Fewer samples contained Fumonisins this past season, with occurrences decreasing from 57% previously to 44% of the samples. Graph 4 to Graph 6 are summaries of the percentage samples with different Fumonisin concentration levels in the 2016/2017 season for all maize, white maize and yellow maize. None of the white maize samples contained Fumonisins above 4 000 µg/kg. Values exceeding 4 000 µg/kg were measured in 1,2% of the yellow maize samples, with one yellow maize sample reporting 6 059 µg/kg Fumonisins. The white maize and yellow maize Fumonisins mean concentrations are similar in most provinces.
Graph 4: Fumonisin occurrence in the 2016/2017 maize crop.
Graph 5: Fumonisin occurrence in the 2016/2017 white maize crop.
Graph 6: Fumonisin occurrence in the 2016/2017 yellow maize crop.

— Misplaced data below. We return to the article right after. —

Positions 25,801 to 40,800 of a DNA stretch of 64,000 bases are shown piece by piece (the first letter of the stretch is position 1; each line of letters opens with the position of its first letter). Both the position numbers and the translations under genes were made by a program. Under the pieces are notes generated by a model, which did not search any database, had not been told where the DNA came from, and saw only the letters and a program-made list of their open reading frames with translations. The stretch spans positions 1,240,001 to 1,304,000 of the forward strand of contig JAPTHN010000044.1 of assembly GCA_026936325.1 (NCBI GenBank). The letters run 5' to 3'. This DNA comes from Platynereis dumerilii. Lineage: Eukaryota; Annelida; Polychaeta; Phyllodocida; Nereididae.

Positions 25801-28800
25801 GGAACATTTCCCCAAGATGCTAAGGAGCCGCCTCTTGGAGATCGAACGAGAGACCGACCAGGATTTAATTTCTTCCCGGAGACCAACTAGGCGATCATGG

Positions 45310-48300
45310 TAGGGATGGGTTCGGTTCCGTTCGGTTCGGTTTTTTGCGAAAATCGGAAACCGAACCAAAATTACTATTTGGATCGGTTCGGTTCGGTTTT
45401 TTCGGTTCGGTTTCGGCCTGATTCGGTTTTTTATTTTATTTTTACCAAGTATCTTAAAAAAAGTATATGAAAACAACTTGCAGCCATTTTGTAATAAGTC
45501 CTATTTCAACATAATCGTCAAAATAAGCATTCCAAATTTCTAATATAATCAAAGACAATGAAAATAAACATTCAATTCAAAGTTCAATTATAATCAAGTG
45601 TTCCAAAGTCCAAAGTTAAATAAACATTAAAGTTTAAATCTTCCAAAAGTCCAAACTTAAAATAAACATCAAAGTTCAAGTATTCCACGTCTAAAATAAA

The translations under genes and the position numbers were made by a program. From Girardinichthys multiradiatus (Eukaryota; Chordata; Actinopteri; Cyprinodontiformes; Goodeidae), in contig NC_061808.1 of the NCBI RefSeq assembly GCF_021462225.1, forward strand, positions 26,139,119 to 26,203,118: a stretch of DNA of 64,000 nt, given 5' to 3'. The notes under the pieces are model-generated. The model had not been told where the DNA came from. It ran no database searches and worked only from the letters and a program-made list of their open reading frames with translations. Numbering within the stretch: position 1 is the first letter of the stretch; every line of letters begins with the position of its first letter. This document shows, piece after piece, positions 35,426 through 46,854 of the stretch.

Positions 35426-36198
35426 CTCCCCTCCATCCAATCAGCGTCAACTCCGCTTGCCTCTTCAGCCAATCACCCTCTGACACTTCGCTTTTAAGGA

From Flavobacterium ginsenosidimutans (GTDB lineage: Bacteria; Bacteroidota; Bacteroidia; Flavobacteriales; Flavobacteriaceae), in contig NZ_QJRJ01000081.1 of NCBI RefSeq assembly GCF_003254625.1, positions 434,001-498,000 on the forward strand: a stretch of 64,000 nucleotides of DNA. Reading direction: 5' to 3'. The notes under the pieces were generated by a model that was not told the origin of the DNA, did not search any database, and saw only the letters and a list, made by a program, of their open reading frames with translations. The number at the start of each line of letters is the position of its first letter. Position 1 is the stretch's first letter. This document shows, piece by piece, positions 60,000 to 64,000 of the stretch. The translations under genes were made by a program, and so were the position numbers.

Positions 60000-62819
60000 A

The different trends observed on the mean concentrations of Fumonisins, Deoxynivalenol and Zearalenone over the past seven seasons in the different regions, confirmed again the well-known fact that the mycotoxin risk in maize produced, differ from season to season in the same region and also from region to region. This can be ascribed to the fact that the occurrence and concentration levels of mycotoxins are related to environmental factors as well as seasonal climatic conditions during the pre-harvest production period.
The all-time high record crop of the 2016/2017 season was more than double that of the severe drought affected 2015/2016 season and 51,6% higher than the previous ten-year crop average (11 096 476 tons). White maize’s contribution to the total production was 9 916 000 tons (59%) and that of yellow maize 6 904 000 tons (41%).